$ ^2$ $ \bigotimes$ denotes the product of transition kernels.

Monoidal functors $\mathcal C \to [\mathcal D,\mathcal V]$ are monoidal functors $\mathcal C \otimes \mathcal D \to \mathcal V$?

It is well known (e.g., Reference for "lax monoidal functors" = "monoids under Day convolution" ) that if $ \mathcal C$ is a monoidal $ \mathcal V$ -enriched category, then a monoid in $ [\mathcal C, \mathcal V]$ is the same thing as a lax monoidal functor $ \mathcal C \to \mathcal V$ , where $ [\mathcal C,\mathcal V]$ carries the monoidal structure given by the Day convolution.

Is the following also true?

If $ \mathcal C,\mathcal D$ are monoidal $ \mathcal V$ -enriched categories, where $ \mathcal V$ is cocomplete, then a lax monoidal functor $ \mathcal C \to [\mathcal D,\mathcal V]$ is the same thing as a lax monoidal functor $ \mathcal C \otimes \mathcal D \to \mathcal V$ .

(In particular, if $ \mathcal C$ is the unit category, then we get the original formulation.)

It certainly seems to be the case: if $ \mathcal F \colon \mathcal C \otimes \mathcal D \to \mathcal V$ is a lax monoidal functor, then we have natural coherences \begin{gather} \mathcal F(c,\_)\otimes_{\text{Day}}\mathcal F(c’,\_) \to \mathcal F(c\otimes c’,\_) \ I_{\text{Day}} \to F(I, \_)\,, \end{gather} where the multiplicative coherence is given by the composite \begin{align} & \int^{d,d’\colon\mathcal D}(\mathcal F(c,d)\otimes\mathcal F(c’,d’))\otimes \mathcal D(d\otimes d’,x)\ \to & \int^{d,d’\colon\mathcal D}\mathcal F(c\otimes c’,d\otimes d’)\otimes\mathcal D(d\otimes d’,x)\ \to & \mathcal F(c\otimes c’,x)\,. \end{align} and the unital coherence $ \mathcal D(I_{\mathcal D},x)\to\mathcal F(I_{\mathcal C},x)$ comes (via the enriched Yoneda lemma) from the monoidal unit $ I_{\mathcal V}\to\mathcal F(I_{\mathcal C},I_{\mathcal D})$ for $ \mathcal F$ .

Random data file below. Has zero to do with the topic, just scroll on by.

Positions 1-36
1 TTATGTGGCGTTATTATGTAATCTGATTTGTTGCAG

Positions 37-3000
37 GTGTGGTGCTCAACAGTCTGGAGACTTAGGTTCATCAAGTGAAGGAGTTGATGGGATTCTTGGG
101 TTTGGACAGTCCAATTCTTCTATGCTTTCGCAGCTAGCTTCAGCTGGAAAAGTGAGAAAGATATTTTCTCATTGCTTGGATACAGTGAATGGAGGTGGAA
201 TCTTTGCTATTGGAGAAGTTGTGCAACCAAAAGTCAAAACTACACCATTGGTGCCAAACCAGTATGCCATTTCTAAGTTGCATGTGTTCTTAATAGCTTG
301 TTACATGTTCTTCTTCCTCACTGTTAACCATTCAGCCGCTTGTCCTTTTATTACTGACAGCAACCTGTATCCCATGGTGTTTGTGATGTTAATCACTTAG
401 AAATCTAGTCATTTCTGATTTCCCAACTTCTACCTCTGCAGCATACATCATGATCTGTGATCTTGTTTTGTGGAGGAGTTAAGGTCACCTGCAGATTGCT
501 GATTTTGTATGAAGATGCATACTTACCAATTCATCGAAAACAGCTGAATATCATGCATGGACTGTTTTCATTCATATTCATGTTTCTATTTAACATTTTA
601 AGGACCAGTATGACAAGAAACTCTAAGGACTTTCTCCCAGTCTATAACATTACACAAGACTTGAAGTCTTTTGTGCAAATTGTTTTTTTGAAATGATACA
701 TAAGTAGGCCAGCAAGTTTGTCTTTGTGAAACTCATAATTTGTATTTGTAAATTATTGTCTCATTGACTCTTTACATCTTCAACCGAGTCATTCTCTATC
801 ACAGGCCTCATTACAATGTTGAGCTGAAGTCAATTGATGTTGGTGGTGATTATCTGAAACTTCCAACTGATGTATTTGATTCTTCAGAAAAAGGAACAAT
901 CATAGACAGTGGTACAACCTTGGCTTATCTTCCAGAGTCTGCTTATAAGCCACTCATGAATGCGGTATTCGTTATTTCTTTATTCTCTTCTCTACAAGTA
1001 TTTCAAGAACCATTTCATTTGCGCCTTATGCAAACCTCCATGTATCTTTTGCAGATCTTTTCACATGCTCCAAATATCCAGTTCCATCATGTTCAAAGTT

I have not checked whether these satisfy the coherence conditions for a monoidal functor, but I would be surprised if they did not.

In the other direction, if $ \mathcal F\colon \mathcal C \to [\mathcal D,\mathcal V]$ is lax monoidal, then we have coherences given by \begin{align} &\mathcal G(c)(d) \otimes \mathcal G(c’)(d’)\ \cong & \int^{e,e’\colon\mathcal D} (\mathcal G(c)(e) \otimes \mathcal G(c’)(e’)) \otimes (\mathcal D(e,d) \otimes \mathcal D(e’,d’)) \ \to & \int^{e,e’\colon\mathcal D} (\mathcal G(c)(e) \otimes \mathcal G(c’)(e’)) \otimes \mathcal D(e\otimes e’,d\otimes d’)\ = & (\mathcal G(c) \otimes_{\text{Day}}\mathcal G(c’))(d \otimes d’)\ \to &\mathcal G(c\otimes c’)(d\otimes d’) \end{align} and monoidal unit $ I_{\mathcal V}\to \mathcal F(I_{\mathcal C},I_{\mathcal D})$ by the enriched Yoneda lemma as before.

I haven’t checked whether these coherences actually satisfy the appropriate diagrams, nor whether these two maps are indeed inverses.

Is this fact true? And if so, has it been proved in the literature somewhere?

Any subcollection $\mathcal A_1$ of a locally finite collection $\mathcal A$ of subsets of $X$ is locally finite.

Any subcollection $ \mathcal A_1$ of a locally finite collection $ \mathcal A$ of subsets of $ X$ is locally finite.

Proof

Let $ \mathcal A_1$ be any subcollection of $ \mathcal A$ i.e., $ \mathcal A_1\subset \mathcal A.$

Let $ x\in X$ and $ \mathcal A$ is locally finite, so there exists a nbhd $ U$ of $ x$ that intersects only finitely many elements $ A_1, A_2, A_3,…, A_n$ of $ \mathcal A$ .

More precisely,$ A_i\cap U\neq \phi$ ,where $ 1\le i \le n $ .

Since,$ \mathcal A_1\subset \mathcal A.$ ,so if any element of {$ A_i:1\le i \le n$ } is in $ \mathcal A_1,$ so $ U$ intersects only finitely many elements of $ \mathcal A_1$ ,making it locally finite collection of subsets of $ X$ .

Please check the proof critically up to here, especially the use of quantifiers.. If there is some scope of improvement in the proof or some elegant method other than this please let me know…

My question is “What if no element of {$ A_i:1\le i \le n$ } is in $ \mathcal A_1$ ?”